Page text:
“I have utter confidence that you will handle this with the professionalism it requires.” He gave her back the folder. His phone rang and he lifted a finger to signal at her to wait while he took the call. “Yes? I see. Correct.” He pressed the phone against his chest. “Kevin has informed me he has booked a bird watching tour.”
“Ew,” Díaz deadpanned, standing up. “I'm leaving.”
She walked briskly out of the office and Holt made a mental note to check on her.
At midday Kevin came into his office. He was carrying with him a container of vegetable soup for himself and a peanut butter sandwich for Holt.
“You know it's inappropriate to be visited by your spouse at work,” Holt said as Kevin settled down on the chair across his desk.
“It's the day before our romantic getaway. Perhaps rules can be loosened a little for a day,” Kevin said as he placed two mineral water bottles on the desk.
“Perhaps,” Holt agreed and Kevin smiled warmly at him. He had nearly finished his sandwich when Díaz pushed the door of his office open.
“We've found a lead on who might be the dealers' supplier,” she announced without bothering to greet either of them.
“Good.” Holt wiped his hands with a paper napkin. “How will you proceed?”
Díaz rolled her eyes. “I'm organizing an undercover operation to catch him. Jake will pretend to be a potential buyer while Boyle and Santiago cover him.”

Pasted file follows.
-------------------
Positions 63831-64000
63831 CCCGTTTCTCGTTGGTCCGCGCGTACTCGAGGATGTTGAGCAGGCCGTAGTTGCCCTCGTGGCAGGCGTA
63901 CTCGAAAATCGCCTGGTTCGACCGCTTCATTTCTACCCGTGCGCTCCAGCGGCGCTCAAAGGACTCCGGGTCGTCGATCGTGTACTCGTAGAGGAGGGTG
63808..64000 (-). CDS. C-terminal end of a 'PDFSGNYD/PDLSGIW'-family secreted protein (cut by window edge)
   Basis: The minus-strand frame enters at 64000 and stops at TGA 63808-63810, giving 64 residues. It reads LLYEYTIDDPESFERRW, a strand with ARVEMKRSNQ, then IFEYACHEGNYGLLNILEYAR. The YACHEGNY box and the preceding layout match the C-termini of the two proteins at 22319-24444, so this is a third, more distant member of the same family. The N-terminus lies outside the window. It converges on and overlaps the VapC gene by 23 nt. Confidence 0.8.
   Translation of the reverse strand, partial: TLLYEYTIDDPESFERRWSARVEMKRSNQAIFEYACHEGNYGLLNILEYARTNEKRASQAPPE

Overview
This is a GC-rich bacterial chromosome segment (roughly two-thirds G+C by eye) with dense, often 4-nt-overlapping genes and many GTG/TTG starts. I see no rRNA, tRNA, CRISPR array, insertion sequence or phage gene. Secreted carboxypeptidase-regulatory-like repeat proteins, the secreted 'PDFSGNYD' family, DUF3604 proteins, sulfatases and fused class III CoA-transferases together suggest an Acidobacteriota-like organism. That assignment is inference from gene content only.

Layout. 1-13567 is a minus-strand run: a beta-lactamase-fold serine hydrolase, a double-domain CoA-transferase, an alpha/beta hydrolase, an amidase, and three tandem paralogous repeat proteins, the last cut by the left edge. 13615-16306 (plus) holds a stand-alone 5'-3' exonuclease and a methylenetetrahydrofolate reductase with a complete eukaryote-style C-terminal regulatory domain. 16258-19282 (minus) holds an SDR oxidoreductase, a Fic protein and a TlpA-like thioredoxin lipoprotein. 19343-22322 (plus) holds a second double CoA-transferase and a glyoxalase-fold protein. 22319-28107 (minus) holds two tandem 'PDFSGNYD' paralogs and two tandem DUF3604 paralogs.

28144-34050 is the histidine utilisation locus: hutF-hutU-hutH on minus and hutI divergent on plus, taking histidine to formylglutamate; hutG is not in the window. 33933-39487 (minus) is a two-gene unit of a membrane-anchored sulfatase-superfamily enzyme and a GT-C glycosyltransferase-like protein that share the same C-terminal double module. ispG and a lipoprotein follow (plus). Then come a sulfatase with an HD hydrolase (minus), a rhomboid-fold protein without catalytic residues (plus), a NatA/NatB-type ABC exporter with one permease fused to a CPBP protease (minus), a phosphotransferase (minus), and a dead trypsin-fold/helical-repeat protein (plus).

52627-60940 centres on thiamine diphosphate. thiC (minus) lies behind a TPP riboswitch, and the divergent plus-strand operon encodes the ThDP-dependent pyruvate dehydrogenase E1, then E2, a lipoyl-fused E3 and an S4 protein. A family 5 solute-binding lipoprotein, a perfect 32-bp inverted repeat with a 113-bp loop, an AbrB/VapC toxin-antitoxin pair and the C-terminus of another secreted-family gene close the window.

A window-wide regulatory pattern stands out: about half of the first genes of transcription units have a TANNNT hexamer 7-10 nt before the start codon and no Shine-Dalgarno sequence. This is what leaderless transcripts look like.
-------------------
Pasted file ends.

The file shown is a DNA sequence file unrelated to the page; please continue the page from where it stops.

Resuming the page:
“You seem to have everything under control.” Holt threw the napkin into his bin. “Anything else?”
She hesitated at the door. Kevin turned in his chair to look at her. They locked eyes, and then she turned on her heels and slammed the door behind herself.
Interesting, Holt thought.
“That was peculiar.” Holt picked up his sandwich once again. “I have entrusted Díaz with responsibilities like these in the past and she never seemed overly anxious. Perhaps leaving her in charge for five days is too big a challenge for her at this stage of her career?”
“I think there might be a different reason for her anxiety.” Kevin left the now empty container of soup on his desk. Holt tilted his head to show he was listening. “I was doing Marcus' laundry this morning and I found a box with an engagement ring in one of his jeans' pockets.”
“Ah.” Holt leaned forward in his seat and made a bridge with his hands. “You think Díaz might have managed to discern that he's about to propose.”
“It's as you always say,” Kevin folded his hands over his lap, “Rosa is a brilliant detective.”
“And you believe that the reason she has been visiting my office numerous times during the course of the morning is that she is building up the courage to ask for my help?” Kevin nodded. Holt tapped his chin with his finger. “But why would she come to me?”
“She respects your opinion,” Kevin said. “Your whole squad does. And I believe she might have found similarities between your approach to romance and hers. She might have seen what we've built together, and thought that you could provide her with some insight into how to build a lasting relationship.”
Holt went silent, eyes unfocused. Kevin simply waited as he worked through it.
“Despite the fact that we were one of the first gay couples in the state to get married,” Holt finally said, “I've never thought of myself as a romantic role model.”